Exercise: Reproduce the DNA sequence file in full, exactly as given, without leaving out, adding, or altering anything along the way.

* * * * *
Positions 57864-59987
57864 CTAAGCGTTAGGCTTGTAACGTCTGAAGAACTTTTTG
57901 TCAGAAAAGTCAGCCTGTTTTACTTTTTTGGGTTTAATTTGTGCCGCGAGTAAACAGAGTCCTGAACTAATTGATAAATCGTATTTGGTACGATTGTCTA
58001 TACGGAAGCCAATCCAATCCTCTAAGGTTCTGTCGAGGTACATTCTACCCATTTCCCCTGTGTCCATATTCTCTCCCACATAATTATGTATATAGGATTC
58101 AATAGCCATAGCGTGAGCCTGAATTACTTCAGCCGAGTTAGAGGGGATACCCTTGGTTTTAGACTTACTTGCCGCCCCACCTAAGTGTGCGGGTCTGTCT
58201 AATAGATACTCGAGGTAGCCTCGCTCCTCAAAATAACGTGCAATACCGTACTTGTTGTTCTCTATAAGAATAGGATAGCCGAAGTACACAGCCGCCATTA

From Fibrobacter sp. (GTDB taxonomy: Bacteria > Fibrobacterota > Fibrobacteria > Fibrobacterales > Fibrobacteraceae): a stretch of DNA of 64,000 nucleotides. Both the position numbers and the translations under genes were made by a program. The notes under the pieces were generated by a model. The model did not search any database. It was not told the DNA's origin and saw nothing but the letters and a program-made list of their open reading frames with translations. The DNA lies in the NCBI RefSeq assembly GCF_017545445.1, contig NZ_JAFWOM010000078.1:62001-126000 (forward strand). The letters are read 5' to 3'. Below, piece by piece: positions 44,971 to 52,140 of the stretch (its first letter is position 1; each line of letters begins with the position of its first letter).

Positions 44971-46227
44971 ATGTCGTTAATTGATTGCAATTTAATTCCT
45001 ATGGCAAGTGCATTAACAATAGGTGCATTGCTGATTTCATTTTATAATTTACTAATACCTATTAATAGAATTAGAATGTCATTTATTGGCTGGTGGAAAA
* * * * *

Positions 57864-59987
57864 CTAAGCGTTAGGCTTGTAACGTCTGAAGAACTTTTTG
57901 TCAGAAAAGTCAGCCTGTTTTACTTTTTTGGGTTTAATTTGTGCCGCGAGTAAACAGAGTCCTGAACTAATTGATAAATCGTATTTGGTACGATTGTCTA
58001 TACGGAAGCCAATCCAATCCTCTAAGGTTCTGTCGAGGTACATTCTACCCATTTCCCCTGTGTCCATATTCTCTCCCACATAATTATGTATATAGGATTC
58101 AATAGCCATAGCGTGAGCCTGAATTACTTCAGCCGAGTTAGAGGGGATACCCTTGGTTTTAGACTTACTTGCCGCCCCACCTAAGTGTGCGGGTCTGTCT
58201 AATAGATACTCGAGGTAGCCTCGCTCCTCAAAATAACGTGCAATACCGTACTTGTTGTTCTCTATAAGAATAGGATAGCCGAAGTACACAGCCGCCATTA

From Fibrobacter sp. (GTDB taxonomy: Bacteria > Fibrobacterota > Fibrobacteria > Fibrobacterales > Fibrobacteraceae): a stretch of DNA of 64,000 nucleotides. Both the position numbers and the translations under genes were made by a program. The notes under the pieces were generated by a model. The model did not search any database. It was not told the DNA's origin and saw nothing but the letters and a program-made list of their open reading frames with translations. The DNA lies in the NCBI RefSeq assembly GCF_017545445.1, contig NZ_JAFWOM010000078.1:62001-126000 (forward strand). The letters are read 5' to 3'. Below, piece by piece: positions 44,971 to 52,140 of the stretch (its first letter is position 1; each line of letters begins with the position of its first letter).

Positions 44971-46227
44971 ATGTCGTTAATTGATTGCAATTTAATTCCT
45001 ATGGCAAGTGCATTAACAATAGGTGCATTGCTGATTTCATTTTATAATTTACTAATACCTATTAATAGAATTAGAATGTCATTTATTGGCTGGTGGAAAA